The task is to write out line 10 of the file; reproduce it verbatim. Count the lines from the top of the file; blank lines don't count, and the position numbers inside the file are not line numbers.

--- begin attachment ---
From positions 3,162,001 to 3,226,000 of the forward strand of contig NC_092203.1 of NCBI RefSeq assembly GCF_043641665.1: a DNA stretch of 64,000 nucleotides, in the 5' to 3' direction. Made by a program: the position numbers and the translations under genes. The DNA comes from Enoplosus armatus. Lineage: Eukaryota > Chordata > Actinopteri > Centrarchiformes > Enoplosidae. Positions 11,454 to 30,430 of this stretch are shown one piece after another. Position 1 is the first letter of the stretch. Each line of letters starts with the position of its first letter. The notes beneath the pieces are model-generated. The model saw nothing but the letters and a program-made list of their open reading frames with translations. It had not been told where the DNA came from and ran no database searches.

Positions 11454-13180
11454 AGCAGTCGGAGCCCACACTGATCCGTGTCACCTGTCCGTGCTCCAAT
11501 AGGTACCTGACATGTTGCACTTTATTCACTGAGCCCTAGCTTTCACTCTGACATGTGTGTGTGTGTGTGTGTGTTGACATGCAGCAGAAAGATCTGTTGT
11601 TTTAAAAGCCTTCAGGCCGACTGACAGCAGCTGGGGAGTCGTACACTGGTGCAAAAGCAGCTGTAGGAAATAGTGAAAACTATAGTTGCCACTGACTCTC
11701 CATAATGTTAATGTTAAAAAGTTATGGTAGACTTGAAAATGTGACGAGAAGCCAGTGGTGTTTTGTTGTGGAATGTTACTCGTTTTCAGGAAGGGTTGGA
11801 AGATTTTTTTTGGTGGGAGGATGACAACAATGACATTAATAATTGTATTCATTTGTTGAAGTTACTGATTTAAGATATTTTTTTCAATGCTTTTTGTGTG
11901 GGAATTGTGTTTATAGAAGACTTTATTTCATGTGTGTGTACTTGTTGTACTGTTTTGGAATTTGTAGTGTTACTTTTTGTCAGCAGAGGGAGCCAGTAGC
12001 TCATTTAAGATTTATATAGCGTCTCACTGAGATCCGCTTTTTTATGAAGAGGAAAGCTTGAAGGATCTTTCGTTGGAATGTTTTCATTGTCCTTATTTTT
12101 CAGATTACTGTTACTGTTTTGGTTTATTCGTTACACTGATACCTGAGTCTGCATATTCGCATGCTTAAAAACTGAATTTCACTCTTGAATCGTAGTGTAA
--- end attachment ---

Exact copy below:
12101 CAGATTACTGTTACTGTTTTGGTTTATTCGTTACACTGATACCTGAGTCTGCATATTCGCATGCTTAAAAACTGAATTTCACTCTTGAATCGTAGTGTAA